The focus of Victoria’s career from start is auditory plasticity with a robust reputation in the field endorsed by more than 50 papers published and research projects funded, including three times in a row by Deafness Research UK. Her wok has been seminal establishing the role of specific neural circuits, particularly corticofugal connections in sensory perception and learning-induced auditory plasticity. Using a combination of anatomical tracing techniques including gene expression, optogenetics, electrophysiology in vitro and in vivo in awake animal, and operant conditioning behavioural paradigms she has elucidated the essential role of the auditory cortex in perceptual learning. Currently she is investigating the neural circuits responsible for auditory plasticity in the adult brain involved in the generation of tinnitus, a phantom auditory perception. One of her interests is to identify and be able to manipulate neural circuits in the adult brain that contribute to tinnitus and to find out how the condition is affected by sleep.

Dr Richard Tyser: “Form and function in the developing heart”

The heart is the first organ to form and function during development, essential in providing the embryo with oxygen and nutrients. The first morphologically recognisable heart structure in the developing embryo is the cardiac crescent, which forms due to the coordinated addition of cells from multiple different progenitor sources at around embryonic day 8.0 in the mouse. To date, our research has assessed the onset of function and, more recently, focused on mapping the anatomical and transcriptional profile of cardiac progenitors during cardiac crescent formation. This work identified a previously unknown cardiac progenitor population which we termed the Juxta cardiac field (JCF). We found that the JCF could give rise to at least two cardiac-related lineages: cardiomyocytes and the epicardium, providing a paradigm for how the heart forms. We have begun to translate these findings into the human by performing the first transcriptional characterisation of human gastrulation at around 17 days of development, as well as spatially resolving the transcriptional profile of cells in the 3-week-old human heart. Exploring how the heart develops not only addresses questions of fundamental biological significance, but also aids in our understanding of disease; by establishing the underlying causes of disease as well as providing a blueprint for strategies on how best to treat them.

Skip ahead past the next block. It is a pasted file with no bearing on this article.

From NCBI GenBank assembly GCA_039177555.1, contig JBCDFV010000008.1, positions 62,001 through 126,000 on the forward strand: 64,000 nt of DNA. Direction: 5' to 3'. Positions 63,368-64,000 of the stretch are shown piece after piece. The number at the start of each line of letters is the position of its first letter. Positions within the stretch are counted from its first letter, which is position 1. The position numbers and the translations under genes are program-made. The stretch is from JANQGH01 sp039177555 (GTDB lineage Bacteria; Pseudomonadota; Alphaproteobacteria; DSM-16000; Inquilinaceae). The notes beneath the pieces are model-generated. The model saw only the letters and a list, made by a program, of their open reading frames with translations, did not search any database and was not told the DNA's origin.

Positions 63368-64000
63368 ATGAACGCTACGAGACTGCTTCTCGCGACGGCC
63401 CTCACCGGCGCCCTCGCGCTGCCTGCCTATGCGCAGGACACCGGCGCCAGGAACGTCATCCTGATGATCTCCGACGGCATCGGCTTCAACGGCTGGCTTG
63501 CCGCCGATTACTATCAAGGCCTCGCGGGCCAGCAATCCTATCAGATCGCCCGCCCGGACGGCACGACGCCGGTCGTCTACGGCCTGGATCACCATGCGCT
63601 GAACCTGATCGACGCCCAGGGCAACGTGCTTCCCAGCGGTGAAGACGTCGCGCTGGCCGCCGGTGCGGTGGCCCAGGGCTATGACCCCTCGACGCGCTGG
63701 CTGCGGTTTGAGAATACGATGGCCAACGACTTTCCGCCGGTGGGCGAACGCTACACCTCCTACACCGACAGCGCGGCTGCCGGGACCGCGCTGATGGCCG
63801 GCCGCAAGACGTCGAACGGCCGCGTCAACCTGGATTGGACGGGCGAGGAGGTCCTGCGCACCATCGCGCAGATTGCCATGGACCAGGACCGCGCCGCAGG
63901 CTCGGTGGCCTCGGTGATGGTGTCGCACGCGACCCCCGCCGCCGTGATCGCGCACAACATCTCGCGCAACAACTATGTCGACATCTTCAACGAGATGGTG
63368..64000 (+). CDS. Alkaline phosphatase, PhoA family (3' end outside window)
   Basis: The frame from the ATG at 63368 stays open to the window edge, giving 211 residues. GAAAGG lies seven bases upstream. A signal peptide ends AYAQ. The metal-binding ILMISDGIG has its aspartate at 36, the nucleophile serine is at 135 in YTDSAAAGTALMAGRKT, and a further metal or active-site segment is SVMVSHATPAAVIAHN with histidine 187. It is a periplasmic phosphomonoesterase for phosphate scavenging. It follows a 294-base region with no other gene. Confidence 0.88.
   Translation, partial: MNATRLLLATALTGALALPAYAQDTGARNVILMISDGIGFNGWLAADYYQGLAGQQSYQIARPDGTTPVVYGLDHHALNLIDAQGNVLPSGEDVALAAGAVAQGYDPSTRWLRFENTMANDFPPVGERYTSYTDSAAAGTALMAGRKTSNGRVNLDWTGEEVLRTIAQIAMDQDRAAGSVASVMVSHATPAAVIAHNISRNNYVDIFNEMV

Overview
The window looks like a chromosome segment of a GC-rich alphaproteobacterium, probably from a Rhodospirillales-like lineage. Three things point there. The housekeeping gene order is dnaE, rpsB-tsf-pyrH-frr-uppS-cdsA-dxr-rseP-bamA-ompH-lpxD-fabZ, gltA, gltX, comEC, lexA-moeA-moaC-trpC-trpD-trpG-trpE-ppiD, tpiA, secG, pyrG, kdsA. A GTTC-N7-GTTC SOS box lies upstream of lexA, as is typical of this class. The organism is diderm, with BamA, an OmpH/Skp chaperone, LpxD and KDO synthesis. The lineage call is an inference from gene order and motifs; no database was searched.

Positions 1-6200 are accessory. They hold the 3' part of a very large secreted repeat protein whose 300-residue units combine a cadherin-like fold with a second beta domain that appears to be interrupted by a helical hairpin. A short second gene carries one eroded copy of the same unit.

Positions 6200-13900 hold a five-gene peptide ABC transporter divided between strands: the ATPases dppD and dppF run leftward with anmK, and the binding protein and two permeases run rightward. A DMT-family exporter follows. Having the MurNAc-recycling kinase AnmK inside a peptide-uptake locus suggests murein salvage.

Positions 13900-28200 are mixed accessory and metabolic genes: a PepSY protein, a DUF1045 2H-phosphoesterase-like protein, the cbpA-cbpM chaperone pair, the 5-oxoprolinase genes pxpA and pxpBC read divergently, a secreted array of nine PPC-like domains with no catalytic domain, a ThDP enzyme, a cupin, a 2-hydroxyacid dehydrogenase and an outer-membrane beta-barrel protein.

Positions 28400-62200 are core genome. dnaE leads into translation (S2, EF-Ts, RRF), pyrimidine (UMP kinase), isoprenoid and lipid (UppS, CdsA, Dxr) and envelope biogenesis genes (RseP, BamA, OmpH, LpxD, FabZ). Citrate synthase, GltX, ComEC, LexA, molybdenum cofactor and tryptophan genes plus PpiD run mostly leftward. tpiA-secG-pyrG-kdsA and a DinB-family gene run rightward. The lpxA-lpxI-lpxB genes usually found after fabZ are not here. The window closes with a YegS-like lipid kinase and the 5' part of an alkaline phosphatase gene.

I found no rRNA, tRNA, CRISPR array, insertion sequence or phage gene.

Richard Tyser Biography:

Richard Tyser’s work is focused on understanding how the heart forms and starts to function during embryonic development. To study this he uses a number of different techniques including live time-lapse imaging and single-cell transcriptomics.

He was awarded a BSc degree in Biomedical Science with Industrial Experience from the University of Manchester. During his degree he undertook a placement year at the University of Nevada, Reno (USA) investigating cAMP signalling in cardiomyocytes with Professor Robert Harvey as well as a summer placement studying cardiomyocyte calcium handling with Professor David Eisner.

He then moved to London and completed a British Heart Foundation funded PhD in Cardiovascular Medicine at University College London working with Professor Paul Riley. His PhD studies looked at functional calcium handling during early heart formation and its role in subsequent heart development.

On completion of his PhD, he started postdoctoral studies with Professor Shankar Srinivas at the University of Oxford, working as part of a Wellcome Trust funded consortium to investigate early mammalian lineage decisions. During this time his work focused on using single cell sequencing and imaging to characterise the different cell types that are present in the forming heart.

In 2018, he was awarded a British Heart Foundation Immediate Basic Research Fellowship to study how the first heartbeat is initiated. Overall his hope is that this research will improve our understanding of congenital heart defects and will suggest new strategies to help treat heart disease and arrhythmias.